Re: a strategy for affordability
From: Sharon Villines (sharonsharonvillines.com)
Date: Wed, 26 May 2010 05:52:17 -0700 (PDT)

On May 26, 2010, at 3:07 AM, Marganne Meyer wrote:


At 10:16 AM -0400 5/25/10, Sharon Villines wrote:
There is a huge market for small units because people can afford them.

Sharon, with your examples, do you recall how easy/hard it was for
the new owners to get mortgages? Either bank or private?

No problem at all, but this is 600 SF. It might be harder with 400 SF. But when you meet a skeptic you have to have your facts ready. You have to convince the bank that what you are doing is doable and worth doing.

The issue is getting specific about a place, attracting people around that location, and getting a community built. As much as people who live in cohousing want to see low-cost cohousing communities built, the people who are going to be living in that community are the ones who have to get it built. That's how cohousing works.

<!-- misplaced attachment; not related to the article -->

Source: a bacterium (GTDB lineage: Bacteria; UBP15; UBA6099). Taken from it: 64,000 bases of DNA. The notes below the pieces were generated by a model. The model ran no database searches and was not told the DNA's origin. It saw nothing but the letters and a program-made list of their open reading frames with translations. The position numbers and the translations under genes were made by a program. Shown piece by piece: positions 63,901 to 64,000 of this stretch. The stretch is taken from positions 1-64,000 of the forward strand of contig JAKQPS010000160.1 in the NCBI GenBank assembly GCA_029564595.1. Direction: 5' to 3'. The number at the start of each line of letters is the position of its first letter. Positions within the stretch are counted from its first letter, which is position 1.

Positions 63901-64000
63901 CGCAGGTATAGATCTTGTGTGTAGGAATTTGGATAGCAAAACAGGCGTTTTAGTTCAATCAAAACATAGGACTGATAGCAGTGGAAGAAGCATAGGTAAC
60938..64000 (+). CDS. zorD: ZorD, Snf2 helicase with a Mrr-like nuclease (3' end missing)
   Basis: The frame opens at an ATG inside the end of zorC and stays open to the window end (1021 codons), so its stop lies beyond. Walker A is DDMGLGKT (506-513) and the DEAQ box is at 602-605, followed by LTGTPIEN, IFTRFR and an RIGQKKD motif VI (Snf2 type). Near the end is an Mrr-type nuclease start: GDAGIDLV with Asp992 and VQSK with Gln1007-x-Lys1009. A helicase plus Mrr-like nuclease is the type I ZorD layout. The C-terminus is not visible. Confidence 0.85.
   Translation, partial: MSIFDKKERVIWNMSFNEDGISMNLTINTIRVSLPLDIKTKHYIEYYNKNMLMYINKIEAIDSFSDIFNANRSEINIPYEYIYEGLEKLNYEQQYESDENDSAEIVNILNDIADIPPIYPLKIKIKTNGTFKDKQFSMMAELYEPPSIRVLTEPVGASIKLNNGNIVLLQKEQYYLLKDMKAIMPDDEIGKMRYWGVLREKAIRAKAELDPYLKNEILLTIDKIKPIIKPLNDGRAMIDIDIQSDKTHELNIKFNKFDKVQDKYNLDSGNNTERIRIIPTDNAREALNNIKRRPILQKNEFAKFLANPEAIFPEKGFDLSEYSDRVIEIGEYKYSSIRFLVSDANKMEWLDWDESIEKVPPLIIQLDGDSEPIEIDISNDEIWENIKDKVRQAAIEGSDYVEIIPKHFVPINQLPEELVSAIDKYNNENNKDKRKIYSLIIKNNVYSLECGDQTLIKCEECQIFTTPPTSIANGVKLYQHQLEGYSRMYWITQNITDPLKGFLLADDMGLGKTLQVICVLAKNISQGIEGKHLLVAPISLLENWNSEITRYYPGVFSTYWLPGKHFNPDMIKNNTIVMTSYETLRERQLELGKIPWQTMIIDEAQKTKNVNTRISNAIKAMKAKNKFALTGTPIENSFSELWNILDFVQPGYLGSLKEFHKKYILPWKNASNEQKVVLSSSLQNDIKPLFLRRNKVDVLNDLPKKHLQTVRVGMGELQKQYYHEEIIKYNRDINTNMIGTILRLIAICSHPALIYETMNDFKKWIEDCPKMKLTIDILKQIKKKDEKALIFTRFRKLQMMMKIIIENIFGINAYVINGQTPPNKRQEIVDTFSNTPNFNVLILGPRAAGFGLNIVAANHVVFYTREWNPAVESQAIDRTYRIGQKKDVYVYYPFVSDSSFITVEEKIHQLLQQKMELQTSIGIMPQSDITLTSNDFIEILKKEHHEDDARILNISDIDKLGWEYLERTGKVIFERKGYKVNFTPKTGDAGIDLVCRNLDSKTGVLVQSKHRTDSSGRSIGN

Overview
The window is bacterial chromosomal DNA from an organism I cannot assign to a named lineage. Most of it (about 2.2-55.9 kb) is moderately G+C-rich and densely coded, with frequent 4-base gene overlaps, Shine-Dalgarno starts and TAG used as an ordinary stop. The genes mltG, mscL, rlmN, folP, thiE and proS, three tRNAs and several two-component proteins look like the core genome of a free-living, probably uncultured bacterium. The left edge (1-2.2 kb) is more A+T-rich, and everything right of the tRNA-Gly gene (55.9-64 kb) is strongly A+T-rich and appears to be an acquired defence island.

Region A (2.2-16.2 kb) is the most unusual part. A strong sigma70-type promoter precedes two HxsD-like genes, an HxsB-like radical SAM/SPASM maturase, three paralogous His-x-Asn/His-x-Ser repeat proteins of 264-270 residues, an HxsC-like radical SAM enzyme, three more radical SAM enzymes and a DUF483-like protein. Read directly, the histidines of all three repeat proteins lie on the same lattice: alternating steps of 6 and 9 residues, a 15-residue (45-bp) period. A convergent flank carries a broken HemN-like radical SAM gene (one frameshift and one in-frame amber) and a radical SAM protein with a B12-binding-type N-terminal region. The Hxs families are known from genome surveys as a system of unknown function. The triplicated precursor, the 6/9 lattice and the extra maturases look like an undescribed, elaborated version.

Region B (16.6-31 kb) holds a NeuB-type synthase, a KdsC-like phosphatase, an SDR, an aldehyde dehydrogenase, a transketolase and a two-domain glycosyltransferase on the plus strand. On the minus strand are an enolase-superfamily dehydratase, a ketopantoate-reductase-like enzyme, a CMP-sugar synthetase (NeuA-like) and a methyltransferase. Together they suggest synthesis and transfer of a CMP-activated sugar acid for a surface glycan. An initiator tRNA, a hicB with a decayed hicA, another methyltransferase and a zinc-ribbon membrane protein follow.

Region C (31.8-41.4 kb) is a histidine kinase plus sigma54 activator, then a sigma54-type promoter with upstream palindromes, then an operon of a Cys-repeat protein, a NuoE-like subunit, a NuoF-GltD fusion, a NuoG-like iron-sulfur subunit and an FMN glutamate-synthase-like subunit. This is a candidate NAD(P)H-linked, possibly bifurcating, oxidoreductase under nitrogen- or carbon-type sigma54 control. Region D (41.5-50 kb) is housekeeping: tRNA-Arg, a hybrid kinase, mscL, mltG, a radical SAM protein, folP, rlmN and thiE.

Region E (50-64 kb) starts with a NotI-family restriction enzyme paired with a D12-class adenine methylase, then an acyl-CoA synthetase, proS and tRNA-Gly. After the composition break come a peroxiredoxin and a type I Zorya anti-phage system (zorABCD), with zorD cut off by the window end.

No one knows going in who they will be living with or if getting built is possible. Cohousing only happens if first one person, then two, then a group of persons, give it their best and work on the problems one at a time. And many groups fail. Frankly, I don't think failure would have anything to do with building small houses. Every community has a mountain to climb. It isn't any easier for large houses.

Building a cohousing community is hard. Not everyone wants to do it. But blaming it on this problem or that, means it will never happen.

Low-cost housing needs someone to begin to work locally to eliminate locations, find possibles, look at specific housing construction strategies and choose one, and focus on possibles, not impossibles.

People here can help by sharing their experience and knowledge, but they can't do more.

Sharon
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Sharon Villines
"Logic will get you from A to B. Imagination will take you everywhere." Albert Einstein




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